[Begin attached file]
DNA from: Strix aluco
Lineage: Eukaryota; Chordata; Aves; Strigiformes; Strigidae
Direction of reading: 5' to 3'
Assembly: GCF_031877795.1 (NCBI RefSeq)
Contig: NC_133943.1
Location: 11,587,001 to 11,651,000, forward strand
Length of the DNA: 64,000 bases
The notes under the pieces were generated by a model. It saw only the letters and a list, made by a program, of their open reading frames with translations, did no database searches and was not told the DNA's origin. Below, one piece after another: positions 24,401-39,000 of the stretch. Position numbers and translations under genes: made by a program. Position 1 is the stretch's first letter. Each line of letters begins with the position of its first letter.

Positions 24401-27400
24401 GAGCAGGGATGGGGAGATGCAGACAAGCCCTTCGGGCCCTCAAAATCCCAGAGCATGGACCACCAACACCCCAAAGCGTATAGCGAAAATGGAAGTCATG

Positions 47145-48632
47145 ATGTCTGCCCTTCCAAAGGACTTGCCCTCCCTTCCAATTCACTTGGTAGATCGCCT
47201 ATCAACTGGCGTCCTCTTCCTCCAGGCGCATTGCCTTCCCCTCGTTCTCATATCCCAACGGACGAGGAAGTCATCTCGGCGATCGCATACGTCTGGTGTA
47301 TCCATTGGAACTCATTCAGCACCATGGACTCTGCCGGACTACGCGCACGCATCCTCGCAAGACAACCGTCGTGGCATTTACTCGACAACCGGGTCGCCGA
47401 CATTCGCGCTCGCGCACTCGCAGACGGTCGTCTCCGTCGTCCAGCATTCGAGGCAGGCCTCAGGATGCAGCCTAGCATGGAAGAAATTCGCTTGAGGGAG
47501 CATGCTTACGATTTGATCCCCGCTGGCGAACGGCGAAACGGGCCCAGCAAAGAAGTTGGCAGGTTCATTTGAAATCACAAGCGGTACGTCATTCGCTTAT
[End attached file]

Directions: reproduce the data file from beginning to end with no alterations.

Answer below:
DNA from: Strix aluco
Lineage: Eukaryota; Chordata; Aves; Strigiformes; Strigidae
Direction of reading: 5' to 3'
Assembly: GCF_031877795.1 (NCBI RefSeq)
Contig: NC_133943.1
Location: 11,587,001 to 11,651,000, forward strand
Length of the DNA: 64,000 bases
The notes under the pieces were generated by a model. It saw only the letters and a list, made by a program, of their open reading frames with translations, did no database searches and was not told the DNA's origin. Below, one piece after another: positions 24,401-39,000 of the stretch. Position numbers and translations under genes: made by a program. Position 1 is the stretch's first letter. Each line of letters begins with the position of its first letter.

Positions 24401-27400
24401 GAGCAGGGATGGGGAGATGCAGACAAGCCCTTCGGGCCCTCAAAATCCCAGAGCATGGACCACCAACACCCCAAAGCGTATAGCGAAAATGGAAGTCATG

Positions 47145-48632
47145 ATGTCTGCCCTTCCAAAGGACTTGCCCTCCCTTCCAATTCACTTGGTAGATCGCCT
47201 ATCAACTGGCGTCCTCTTCCTCCAGGCGCATTGCCTTCCCCTCGTTCTCATATCCCAACGGACGAGGAAGTCATCTCGGCGATCGCATACGTCTGGTGTA
47301 TCCATTGGAACTCATTCAGCACCATGGACTCTGCCGGACTACGCGCACGCATCCTCGCAAGACAACCGTCGTGGCATTTACTCGACAACCGGGTCGCCGA
47401 CATTCGCGCTCGCGCACTCGCAGACGGTCGTCTCCGTCGTCCAGCATTCGAGGCAGGCCTCAGGATGCAGCCTAGCATGGAAGAAATTCGCTTGAGGGAG
47501 CATGCTTACGATTTGATCCCCGCTGGCGAACGGCGAAACGGGCCCAGCAAAGAAGTTGGCAGGTTCATTTGAAATCACAAGCGGTACGTCATTCGCTTAT